Friday, October 9, 2015

Too Much

Ever since I was a little girl, I've
been fascinated with the lives
of other people.

If my mom was having coffee with
her friends and I didn't have school
that day, I liked to tag along and 
listen to them exchange news and 
funny stories about their families,
and especially, to hear them laugh.

Playing outside at night (or trick
or treating on Halloween) meant the 
opportunity to view family rooms or 
kitchens that weren't normally visible, 
gathering new clues about those living
inside, which my young and vivid
imagination wove into what I guessed
might be their stories.

And my grandparents always had a
rapt audience in me when they
shared tales of their own childhoods 
or those of my parents.

Even now, I consider it a treat to arrive
early for a flight or to sit outside at a
cafe with a coffee, just observing the
people going by, conjuring possible dramas
and life scenarios for them.

So it's not surprising that on any
given day, my radio dial is often tuned
to National Public Radio, fertile ground
for this sort of fancy.

NPR's personal interest stories feed my
still active imagination, whether it's
a piece about Benedictine monks who brew
beer, the meaning behind symbols on our
Veterans' headstones, or the estate sale
of a 94 year-old Hollywood seamstress who
created costume patterns for legendary
movies and TV shows.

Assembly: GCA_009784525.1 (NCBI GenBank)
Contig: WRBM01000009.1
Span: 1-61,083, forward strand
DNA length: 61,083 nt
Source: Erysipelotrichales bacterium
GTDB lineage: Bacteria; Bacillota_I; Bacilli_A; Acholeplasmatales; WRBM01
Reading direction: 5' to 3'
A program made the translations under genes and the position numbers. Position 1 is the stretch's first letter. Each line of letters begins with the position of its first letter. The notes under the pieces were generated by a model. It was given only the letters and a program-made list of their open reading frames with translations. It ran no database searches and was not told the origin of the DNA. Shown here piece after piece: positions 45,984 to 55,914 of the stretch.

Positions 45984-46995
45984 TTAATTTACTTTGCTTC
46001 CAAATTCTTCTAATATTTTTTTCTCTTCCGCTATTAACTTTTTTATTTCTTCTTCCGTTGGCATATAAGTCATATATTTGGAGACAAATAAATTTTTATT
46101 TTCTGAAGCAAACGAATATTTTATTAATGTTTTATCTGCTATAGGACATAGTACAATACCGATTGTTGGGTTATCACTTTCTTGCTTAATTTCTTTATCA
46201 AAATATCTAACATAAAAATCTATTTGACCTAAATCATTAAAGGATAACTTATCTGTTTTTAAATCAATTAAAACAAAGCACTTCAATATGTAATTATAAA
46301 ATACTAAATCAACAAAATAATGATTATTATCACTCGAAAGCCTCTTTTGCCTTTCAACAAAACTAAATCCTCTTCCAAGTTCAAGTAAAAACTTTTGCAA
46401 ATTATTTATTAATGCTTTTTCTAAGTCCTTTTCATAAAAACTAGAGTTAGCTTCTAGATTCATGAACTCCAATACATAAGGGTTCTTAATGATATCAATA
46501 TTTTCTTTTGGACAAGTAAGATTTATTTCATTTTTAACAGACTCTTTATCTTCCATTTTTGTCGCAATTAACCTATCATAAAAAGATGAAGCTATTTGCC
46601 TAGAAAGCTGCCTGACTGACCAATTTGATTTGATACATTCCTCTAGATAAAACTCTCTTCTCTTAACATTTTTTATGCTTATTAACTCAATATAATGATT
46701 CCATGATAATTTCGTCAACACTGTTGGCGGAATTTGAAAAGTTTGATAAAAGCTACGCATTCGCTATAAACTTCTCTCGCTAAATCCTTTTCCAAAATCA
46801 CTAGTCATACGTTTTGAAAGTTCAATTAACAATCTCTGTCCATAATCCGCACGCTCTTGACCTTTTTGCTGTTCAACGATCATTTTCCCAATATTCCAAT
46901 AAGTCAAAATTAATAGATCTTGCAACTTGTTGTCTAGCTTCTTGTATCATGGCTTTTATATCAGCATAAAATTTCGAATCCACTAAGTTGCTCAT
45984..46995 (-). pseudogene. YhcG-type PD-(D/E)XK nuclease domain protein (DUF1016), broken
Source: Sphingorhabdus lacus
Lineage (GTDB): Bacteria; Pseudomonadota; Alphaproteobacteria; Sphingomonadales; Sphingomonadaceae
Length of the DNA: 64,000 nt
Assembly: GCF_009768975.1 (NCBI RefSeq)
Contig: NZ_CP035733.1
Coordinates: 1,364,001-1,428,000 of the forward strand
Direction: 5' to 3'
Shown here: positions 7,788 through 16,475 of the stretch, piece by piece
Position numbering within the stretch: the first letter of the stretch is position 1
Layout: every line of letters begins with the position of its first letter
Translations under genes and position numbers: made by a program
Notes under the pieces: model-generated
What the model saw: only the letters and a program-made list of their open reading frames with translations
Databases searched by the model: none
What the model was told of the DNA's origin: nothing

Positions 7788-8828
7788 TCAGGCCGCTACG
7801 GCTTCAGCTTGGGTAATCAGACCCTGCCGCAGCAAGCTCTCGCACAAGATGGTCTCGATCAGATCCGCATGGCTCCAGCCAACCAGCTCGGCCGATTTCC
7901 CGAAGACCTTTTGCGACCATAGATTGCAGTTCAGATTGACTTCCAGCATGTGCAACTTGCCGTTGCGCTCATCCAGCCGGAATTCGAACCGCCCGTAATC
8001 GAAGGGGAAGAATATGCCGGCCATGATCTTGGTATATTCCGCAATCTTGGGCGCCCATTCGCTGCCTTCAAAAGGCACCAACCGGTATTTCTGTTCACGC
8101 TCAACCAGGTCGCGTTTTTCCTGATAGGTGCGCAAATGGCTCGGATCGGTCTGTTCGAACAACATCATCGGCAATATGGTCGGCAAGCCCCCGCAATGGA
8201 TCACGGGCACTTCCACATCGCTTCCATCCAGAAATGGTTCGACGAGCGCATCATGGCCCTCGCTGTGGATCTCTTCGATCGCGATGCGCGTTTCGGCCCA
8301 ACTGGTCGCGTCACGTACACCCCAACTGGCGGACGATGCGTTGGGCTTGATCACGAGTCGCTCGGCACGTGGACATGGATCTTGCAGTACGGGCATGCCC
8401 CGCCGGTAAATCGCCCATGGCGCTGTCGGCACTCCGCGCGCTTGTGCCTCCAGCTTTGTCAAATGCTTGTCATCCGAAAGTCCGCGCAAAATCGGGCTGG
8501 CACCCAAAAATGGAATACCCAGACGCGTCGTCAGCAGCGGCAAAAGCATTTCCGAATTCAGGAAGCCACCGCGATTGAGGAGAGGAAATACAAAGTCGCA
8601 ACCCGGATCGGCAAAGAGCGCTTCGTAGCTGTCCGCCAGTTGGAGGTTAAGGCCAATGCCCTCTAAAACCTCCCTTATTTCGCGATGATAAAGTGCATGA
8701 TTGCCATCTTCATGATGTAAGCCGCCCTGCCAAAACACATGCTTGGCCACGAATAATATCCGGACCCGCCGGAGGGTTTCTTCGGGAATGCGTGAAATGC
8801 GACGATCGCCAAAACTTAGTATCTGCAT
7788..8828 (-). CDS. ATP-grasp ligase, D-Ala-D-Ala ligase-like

Generally, these narratives leave 
me wanting more.  

But one particular day, when the
host announced that the upcoming story
would examine a new phenomenon found
on social media called revenge porn, I
quickly changed the station. 

Sometimes it's just too much.

Which got me thinking about social  
media, in general. 

Honestly, I struggle with it, even as a
person who likes to peek into others'
lives and learn more about them. 

How much is too much?

I've taken a step back in recent 
months from blogging and other
social media as I try to determine
what the proper balance is, for me.

I'm still figuring it out.

Is my world enhanced by viewing 
someone's perfect meal or new pool or 
hearing them rant about bad traffic?  
Am I improving my character by reading 
what antics so called celebrities are 
up to (you know,the crass stuff that 
pops up, unbidden, on FB), or learning 
about things like (ugh!) revenge porn?


And yet....

I love the posts and pictures that
celebrate life and all that's good
and decent and beautiful about it.
The dog rescued from a roaring river
by people who cared enough to stop.
The proud picture of a great-grandma
and her family as she finally receives
the college diploma she began earning
decades earlier.  A glorious image of
the sun rising to greet the day.

Shared joy is a double joy; 
shared sorrow is half a sorrow
says a Swedish proverb.

While I truly believe that, what 
about all the emotion and daily
adventures that lie between 
joy and sorrow?

Does all the stuff in the middle 
deserve a tweet, a post or a 
picture, as well?

In the case of revenge porn I say, 
Thanks, but no thanks.

But beer-loving Benedictine monks, 
newly matriculated great-grandmas
 or local heroes?

Bring 'em : )

To share or not to share?
I'd love your thoughts.


{All images my own,
except for the last
one, taken by my pal
HM of me trying to
capture a beautiful
NZ sunrise.}